As shown, communication via different cores and caches may occur via ring-based interconnects, which may be bidirectionally extensible ring interconnects 160a-b. To provide off-chip communication, there may be a variety of different agents and agents. As shown in detail, in addition to the memory I/O port 175, the port couples the socket to a region of the system memory, such as a dynamic random access coupled to the socket via a malleable memory interconnect (SMI). Taking memory (DRAM), there may be a plurality of point-to-point (PtP) input/output (I/O) 埠 170. The cache coherency protocol can be implemented using different agents of the processor. In an embodiment, the PtP links may provide communication in accordance with Inter®'s Fast Path Interconnect (QPI) protocol, which includes multiple layers of cache coherency protocols including physical layer, link layer, and protocol layer. . By using this protocol, coherent communication may be generated in a system that includes multiple cache agents. In accordance with an embodiment of the invention, the "cache agent" typically represents cache logic that can request and cache a copy of the memory data (and modify the data). Such a cache agent may cover a cache controller suitable for routing memory requests. The agreement provides for various communications through multiple channels and virtual networks linked along a low latency, the low latency links providing communication between devices that are co-coupled via PtP links. Of course, the scope of the present invention is not limited in this respect and in other embodiments, and such PtP links may be based on other communication protocols.

Also shown in Figure 1, is coupled to router 130 may correspond to the memory controller sequentially 1450-1451 correspond a local agent and 1400-1401. For example, it is possible to sequentially couple such memory controllers 145 to regions of the system memory via SMI interconnections of memory I/O ports 175, for example, one or more dual-row memory modules coupled to the processor. Group (DIMM).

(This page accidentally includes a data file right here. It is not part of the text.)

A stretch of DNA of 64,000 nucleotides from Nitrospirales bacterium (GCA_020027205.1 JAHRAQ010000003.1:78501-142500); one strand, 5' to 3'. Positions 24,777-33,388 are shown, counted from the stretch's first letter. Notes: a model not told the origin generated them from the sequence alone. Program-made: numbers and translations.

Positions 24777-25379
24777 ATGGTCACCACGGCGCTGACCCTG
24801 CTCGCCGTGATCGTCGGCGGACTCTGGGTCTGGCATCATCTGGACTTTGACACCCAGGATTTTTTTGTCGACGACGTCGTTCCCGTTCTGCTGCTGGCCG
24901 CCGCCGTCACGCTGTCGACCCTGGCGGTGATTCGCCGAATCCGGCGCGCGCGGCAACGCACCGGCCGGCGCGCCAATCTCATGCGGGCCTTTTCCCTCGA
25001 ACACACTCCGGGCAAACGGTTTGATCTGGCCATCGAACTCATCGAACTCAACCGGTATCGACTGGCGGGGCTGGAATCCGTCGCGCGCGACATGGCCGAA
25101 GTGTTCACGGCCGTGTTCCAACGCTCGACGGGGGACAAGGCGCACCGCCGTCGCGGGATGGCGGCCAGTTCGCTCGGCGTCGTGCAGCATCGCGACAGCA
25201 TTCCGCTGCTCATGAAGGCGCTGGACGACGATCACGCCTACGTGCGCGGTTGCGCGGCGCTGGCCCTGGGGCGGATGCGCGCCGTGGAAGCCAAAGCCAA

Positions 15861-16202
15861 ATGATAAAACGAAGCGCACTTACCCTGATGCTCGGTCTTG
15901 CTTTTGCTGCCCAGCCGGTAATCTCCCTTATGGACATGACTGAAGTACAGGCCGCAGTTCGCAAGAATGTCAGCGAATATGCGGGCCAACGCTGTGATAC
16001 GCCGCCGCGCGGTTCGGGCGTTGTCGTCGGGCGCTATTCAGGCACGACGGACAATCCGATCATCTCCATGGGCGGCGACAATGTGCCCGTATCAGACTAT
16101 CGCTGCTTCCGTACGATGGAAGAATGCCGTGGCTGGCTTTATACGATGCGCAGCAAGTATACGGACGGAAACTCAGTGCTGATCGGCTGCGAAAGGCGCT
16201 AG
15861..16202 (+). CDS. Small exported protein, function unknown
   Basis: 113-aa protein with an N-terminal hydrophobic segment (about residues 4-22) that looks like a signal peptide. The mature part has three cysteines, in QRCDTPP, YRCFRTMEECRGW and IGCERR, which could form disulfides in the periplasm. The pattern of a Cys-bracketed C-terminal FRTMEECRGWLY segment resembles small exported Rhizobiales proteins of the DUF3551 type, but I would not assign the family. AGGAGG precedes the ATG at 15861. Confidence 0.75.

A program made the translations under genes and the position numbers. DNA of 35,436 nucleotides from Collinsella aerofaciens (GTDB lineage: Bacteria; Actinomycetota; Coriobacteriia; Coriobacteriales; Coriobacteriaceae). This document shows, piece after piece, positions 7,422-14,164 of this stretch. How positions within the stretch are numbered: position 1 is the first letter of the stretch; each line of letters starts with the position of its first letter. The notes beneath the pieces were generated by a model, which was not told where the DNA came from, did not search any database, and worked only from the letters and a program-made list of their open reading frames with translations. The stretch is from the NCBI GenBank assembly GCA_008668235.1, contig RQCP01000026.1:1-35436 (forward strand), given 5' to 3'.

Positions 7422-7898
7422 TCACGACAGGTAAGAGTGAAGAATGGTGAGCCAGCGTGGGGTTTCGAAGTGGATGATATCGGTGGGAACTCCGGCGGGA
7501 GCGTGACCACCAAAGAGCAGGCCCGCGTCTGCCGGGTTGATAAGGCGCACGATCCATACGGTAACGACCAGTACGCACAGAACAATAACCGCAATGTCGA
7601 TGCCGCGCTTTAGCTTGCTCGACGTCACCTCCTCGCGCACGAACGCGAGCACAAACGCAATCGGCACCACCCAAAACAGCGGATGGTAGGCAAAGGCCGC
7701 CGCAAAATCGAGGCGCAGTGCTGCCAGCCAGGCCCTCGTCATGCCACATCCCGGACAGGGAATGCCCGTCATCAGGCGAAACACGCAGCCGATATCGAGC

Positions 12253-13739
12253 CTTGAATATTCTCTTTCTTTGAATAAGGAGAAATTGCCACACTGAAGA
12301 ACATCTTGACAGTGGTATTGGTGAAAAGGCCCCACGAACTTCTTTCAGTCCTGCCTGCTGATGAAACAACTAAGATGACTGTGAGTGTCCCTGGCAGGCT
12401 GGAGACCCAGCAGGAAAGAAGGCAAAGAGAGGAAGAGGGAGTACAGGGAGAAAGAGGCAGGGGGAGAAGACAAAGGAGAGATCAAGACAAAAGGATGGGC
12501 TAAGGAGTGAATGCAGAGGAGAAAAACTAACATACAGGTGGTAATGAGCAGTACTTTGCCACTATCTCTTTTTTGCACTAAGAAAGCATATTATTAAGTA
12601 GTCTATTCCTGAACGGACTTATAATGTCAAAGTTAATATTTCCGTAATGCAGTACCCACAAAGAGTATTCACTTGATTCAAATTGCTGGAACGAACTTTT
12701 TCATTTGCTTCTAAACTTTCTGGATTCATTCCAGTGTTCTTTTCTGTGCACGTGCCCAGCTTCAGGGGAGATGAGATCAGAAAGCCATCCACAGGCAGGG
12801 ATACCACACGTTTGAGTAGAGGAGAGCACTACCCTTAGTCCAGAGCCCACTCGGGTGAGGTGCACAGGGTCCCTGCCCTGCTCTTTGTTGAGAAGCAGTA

In the embodiment of FIG. 1, the non-core is thus typically comprised by router 130, LLC 120, cache library controller 115, home agent 140, system ring interface 160, memory controller 145, and power control unit (PCU) 150. composition. Each of these units can be controlled by a common clock signal called a non-core clock. Although not shown for ease of illustration, it should be understood that non-core clocks may be generated in non-core clock generation circuits. MCG operation may substantially achieve low dynamic power by gating non-core clocks in specific units that are not core. In one embodiment, a number of non-core units may remain powered and active (using active clock signals) during MCG mode. That is, although the additional or different units may be gated in other embodiments, the router 130 and the PCU 150 may remain powered. In general, router 130 may be configured to route incoming QPI link packets to the appropriate wafer. In addition, it also wraps packets that are transferred between units on the wafer. Therefore, incoming packets from external outlets and I/O hubs may be provided to the input port of router 130. The power control unit 150 may include a microcontroller or other control logic to manage, in addition to managing other power management tasks, such as core (and package) C-state entry and exit, sequencing and controlling MCG entry and exit procedures. While this particular implementation in the embodiment of FIG. 1 is shown, it should be understood that the scope of the present invention is not limited in this respect, and that the multi-core processor may have different configurations in other embodiments.

It should be noted that the terms "device" or "agent" are common and may Used to describe any electronic component that is coupled to a link. "Link" or "interconnect" is generally defined as the information-carrying medium that establishes a communication path for a message, that is, information placed in a predetermined format. The link or interconnect may be wired physical media (eg, busbars, one or more wires, wires, cables, etc.) or wireless media (eg, air combined with wireless messaging technology).